What is the most Popular Sport in America?

By Mintel, Special for  USDR

With the NFL regular season kicking off today, new research from Mintel reveals that half of Americans are professional football fans (50 percent), making the sport a clear fan-favorite among US adults. Joining professional football at the top of sports fans’ must-watch list are college football (35 percent), professional baseball (32 percent) and professional basketball (30  percent).

According to Mintel research, two thirds of US adults are sports fans (67 percent), individuals who watch at least half of their favorite team’s games or events in at least one sport. Per Mintel’s definition, 56 percent of women and 80 percent of men qualify as sports fans. Though men (63 percent) are much more likely than women (38 percent) to watch football, it is the most popular sport among fans regardless of gender. In fact, 38 percent of men report that they almost never miss their favorite football team’s game. A similar trend is seen among college football fans, with 45 percent of men and 26 percent of women reporting that they are fans. In conjunction, baseball and basketball rank third and fourth most popular among men and women, with men (43 percent) being twice as likely as women (22 percent) to be fans of professional baseball and professional basketball (40 percent vs 21 percent of  women).

Furthermore, male sports fans are more likely to play fantasy sports (23 percent) than women (13 percent), with men (45 percent) showing greater interest in game and player statistics than women (31  percent).

“Following sports is a widely popular tradition in the US due to a rich history at both the collegiate and professional levels, as well as the notion that athletics embody the American ideals of hard work, perseverance and striving for greatness. Our research shows that sports like college and professional football have strong fan bases among male and female sports fans and are as much of an American pastime as baseball,” said Lauren Bonetto, Lifestyles and Leisure Analyst at Mintel. “Furthermore, the popularity of fantasy sports illustrates the level of dedication Americans have to sports overall and could lead to increased engagement as those in fantasy leagues may watch additional games to gain a competitive  edge.”

Importance of the tailgate  spread
The majority of sports fans agree that eating and drinking is a big part of watching sports (60 percent). Nearly all sports fans consume beverages while watching sports at home with at least half reaching for water, soda or beer. Among sports fans age 21 and older, 63 percent report consuming alcoholic beverages while watching sports, with 50 percent of these fans drinking beer. In comparison, 54 percent of fans report drinking soda and 64 percent drink water while watching  sports.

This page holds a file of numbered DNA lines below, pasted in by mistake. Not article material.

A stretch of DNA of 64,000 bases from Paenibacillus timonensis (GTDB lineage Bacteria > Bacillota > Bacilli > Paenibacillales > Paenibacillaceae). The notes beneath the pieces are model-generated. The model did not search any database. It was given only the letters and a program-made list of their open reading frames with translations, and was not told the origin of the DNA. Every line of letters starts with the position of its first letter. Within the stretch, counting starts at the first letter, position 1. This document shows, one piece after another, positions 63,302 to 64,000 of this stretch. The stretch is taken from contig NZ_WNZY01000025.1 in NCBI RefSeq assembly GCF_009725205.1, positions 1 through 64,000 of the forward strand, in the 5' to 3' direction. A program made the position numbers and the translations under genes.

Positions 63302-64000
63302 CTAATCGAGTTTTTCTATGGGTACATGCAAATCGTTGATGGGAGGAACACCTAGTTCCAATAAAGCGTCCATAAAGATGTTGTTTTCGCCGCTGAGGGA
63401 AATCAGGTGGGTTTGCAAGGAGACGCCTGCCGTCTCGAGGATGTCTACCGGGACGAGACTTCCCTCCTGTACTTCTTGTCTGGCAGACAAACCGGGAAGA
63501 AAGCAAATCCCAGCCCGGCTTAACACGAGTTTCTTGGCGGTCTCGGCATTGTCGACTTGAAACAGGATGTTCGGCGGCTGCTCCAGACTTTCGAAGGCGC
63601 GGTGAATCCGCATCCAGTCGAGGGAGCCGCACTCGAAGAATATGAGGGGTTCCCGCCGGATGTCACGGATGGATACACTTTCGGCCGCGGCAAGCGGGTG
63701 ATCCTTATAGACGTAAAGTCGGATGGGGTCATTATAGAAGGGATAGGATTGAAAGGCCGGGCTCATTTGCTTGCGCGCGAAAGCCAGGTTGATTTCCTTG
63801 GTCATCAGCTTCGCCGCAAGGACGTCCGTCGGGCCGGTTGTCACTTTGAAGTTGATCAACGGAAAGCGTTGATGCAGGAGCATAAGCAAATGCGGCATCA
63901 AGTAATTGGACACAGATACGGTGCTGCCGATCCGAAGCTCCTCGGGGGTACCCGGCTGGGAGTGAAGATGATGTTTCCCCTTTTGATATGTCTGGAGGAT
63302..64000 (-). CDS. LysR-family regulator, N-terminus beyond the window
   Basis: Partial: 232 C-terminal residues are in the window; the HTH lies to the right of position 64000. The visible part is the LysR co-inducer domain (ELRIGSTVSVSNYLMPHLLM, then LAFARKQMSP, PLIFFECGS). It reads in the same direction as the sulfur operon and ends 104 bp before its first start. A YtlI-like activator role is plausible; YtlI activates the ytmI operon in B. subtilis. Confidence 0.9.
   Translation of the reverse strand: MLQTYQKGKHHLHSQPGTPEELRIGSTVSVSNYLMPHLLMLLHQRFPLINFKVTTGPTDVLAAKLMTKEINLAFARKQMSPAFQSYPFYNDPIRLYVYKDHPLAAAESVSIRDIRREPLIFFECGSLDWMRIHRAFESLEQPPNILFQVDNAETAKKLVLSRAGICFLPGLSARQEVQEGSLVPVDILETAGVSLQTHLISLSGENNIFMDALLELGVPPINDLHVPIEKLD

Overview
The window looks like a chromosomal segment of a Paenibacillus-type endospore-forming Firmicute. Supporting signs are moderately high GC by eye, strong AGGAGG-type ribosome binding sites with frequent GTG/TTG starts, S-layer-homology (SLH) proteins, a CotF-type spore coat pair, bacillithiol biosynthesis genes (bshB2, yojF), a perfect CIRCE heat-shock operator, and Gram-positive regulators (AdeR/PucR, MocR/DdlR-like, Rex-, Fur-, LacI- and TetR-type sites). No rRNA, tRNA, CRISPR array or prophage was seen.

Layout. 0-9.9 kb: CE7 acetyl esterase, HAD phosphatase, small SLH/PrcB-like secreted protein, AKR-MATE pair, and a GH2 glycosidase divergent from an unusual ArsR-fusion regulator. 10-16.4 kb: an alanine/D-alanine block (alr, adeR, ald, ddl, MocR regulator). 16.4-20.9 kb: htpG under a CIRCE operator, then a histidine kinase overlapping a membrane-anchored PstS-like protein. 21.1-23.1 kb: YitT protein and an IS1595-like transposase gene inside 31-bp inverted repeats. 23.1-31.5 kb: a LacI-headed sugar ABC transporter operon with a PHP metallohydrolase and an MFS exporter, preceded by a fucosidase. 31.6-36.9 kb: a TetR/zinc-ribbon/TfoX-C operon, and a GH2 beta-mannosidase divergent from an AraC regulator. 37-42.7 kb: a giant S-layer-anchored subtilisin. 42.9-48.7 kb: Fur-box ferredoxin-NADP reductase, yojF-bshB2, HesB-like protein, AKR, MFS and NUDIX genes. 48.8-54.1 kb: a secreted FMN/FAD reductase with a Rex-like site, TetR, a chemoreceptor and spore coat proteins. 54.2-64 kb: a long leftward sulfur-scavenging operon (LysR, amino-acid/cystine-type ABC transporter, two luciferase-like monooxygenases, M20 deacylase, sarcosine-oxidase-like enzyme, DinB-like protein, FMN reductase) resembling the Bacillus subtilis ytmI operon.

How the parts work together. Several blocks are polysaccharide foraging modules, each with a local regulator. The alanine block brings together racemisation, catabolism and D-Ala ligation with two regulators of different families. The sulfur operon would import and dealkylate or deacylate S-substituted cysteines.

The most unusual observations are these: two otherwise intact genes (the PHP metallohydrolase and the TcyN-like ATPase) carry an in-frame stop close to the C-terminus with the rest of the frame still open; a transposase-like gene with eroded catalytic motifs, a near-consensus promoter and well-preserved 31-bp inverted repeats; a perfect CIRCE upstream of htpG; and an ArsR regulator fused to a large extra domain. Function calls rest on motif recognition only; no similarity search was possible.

Though many fans drink alcohol while watching sports, it appears few are “drinking to get drunk;” sports fans tend to opt for beer (50 percent) and wine (31 percent) over mixed drinks with hard alcohol (28 percent). In particular, male sports fans are significantly more likely than female fans to consume beer while watching sports (56 percent vs 42  percent).

Overall, 83 percent of fans snack while watching sports. Mintel research shows that 82 percent of US adults buy salty snacks for themselves, and sports fans are no exception: 68 percent of fans eat salty snacks while watching sports. Outside of snacks, chili, a staple of some football tailgate spreads, is eaten by nearly one third of sports fans (29 percent) during  games.

Millennials use game time to  socialize
While two thirds of fans prefer to watch games from the comfort of their own home rather than in person (69 percent), nearly half of American sports fans view sports as a tool for socializing. A full 46 percent agree that following sports is more about being social than anything else, including 59 percent of  Millennials.

Millennials are also most likely to agree with similar motivations for watching sports. Three quarters (74 percent) of sports fans agree that following sports is a good way to bond with family and friends, increasing to 78 percent of Millennials. Further, 52 percent of sports fans overall and 67 percent of Millennials agree that following sports makes them feel more connected to their community. Millennial sports fans are the most likely generation to watch sports with others, including 45 percent who report watching with friends, compared to 34 percent of fans  overall.

Compared to Millennials, children show less interest in watching sports. In 2014, a third of kids age 6-11 watched sports on TV at least occasionally (33 percent). This is down from 39 percent in 2013, and is a sharp decline from 2008, when nearly half of children age 6-11 reported watching sports (45  percent).

“Millennials tend to agree that following sports is about being social. Our data indicates Millennials prefer to watch sporting events as part of a larger group and gravitate towards social media in order to stay connected and engaged both online and offline,” concluded  Bonetto.

SOURCE  Mintel

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